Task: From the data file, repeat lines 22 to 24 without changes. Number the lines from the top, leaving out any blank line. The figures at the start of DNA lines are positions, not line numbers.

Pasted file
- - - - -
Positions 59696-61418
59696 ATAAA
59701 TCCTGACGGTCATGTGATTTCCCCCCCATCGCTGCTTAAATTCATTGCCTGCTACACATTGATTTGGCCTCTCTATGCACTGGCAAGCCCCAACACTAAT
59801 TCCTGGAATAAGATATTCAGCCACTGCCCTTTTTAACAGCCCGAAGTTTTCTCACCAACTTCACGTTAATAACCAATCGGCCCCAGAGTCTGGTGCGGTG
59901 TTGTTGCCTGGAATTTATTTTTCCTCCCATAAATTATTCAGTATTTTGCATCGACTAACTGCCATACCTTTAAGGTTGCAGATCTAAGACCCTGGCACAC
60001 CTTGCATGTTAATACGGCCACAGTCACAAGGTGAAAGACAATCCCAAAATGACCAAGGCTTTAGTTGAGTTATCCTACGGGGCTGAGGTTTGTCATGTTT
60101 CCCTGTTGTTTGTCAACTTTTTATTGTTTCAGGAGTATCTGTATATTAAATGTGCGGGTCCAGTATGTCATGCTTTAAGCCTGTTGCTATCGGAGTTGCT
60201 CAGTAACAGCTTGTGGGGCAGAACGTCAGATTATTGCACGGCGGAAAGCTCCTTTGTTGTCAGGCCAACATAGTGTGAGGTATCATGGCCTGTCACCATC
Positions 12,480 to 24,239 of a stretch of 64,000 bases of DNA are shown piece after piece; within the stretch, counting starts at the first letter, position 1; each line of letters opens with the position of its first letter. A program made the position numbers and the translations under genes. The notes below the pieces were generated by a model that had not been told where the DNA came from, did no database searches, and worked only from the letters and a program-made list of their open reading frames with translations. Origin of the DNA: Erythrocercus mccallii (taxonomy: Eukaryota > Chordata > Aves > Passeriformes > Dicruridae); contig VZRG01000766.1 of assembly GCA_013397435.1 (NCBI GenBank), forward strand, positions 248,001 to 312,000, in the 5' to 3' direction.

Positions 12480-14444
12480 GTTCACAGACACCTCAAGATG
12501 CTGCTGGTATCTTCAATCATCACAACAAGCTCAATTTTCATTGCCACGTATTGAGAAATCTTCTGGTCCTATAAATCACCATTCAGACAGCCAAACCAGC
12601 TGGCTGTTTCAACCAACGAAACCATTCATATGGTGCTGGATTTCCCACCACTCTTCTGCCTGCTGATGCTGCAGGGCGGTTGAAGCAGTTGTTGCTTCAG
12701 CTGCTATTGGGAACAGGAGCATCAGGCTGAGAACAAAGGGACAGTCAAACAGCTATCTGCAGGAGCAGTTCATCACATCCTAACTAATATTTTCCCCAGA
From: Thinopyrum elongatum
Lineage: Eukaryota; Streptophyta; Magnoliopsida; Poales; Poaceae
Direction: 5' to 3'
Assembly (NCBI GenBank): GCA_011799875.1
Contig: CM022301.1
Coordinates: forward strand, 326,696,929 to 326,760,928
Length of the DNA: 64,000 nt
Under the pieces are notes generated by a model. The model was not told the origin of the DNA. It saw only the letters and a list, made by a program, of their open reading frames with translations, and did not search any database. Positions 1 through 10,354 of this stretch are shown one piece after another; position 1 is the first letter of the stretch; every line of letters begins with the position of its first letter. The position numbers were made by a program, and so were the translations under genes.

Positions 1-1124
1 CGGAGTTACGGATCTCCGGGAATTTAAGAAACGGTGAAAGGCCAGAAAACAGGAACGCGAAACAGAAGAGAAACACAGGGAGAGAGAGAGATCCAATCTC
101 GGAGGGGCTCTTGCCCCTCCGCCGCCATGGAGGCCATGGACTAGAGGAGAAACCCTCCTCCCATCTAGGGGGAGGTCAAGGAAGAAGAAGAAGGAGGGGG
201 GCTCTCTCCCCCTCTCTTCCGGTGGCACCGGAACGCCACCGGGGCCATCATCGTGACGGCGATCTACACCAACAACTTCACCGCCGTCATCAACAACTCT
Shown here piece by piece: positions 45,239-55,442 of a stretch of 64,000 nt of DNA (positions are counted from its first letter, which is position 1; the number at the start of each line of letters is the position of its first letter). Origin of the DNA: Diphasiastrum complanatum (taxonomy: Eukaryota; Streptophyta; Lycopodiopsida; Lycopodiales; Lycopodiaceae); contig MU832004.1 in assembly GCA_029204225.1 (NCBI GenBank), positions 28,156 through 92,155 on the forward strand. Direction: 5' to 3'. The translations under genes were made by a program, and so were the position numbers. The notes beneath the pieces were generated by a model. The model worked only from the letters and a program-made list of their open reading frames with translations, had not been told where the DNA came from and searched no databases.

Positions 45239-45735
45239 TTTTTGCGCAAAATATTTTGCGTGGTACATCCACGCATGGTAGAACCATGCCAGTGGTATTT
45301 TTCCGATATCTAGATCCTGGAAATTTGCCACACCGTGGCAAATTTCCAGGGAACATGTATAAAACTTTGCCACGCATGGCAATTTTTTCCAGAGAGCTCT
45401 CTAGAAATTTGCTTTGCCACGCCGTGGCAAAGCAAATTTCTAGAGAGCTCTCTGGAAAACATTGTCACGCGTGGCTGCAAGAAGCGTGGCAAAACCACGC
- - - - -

Under the pieces are notes generated by a model. The model was not told the origin of the DNA. It saw only the letters and a list, made by a program, of their open reading frames with translations, and did not search any database. Positions 1 through 10,354 of this stretch are shown one piece after another; position 1 is the first letter of the stretch; every line of letters begins with the position of its first letter. The position numbers were made by a program, and so were the translations under genes.

Positions 1-1124
1 CGGAGTTACGGATCTCCGGGAATTTAAGAAACGGTGAAAGGCCAGAAAACAGGAACGCGAAACAGAAGAGAAACACAGGGAGAGAGAGAGATCCAATCTC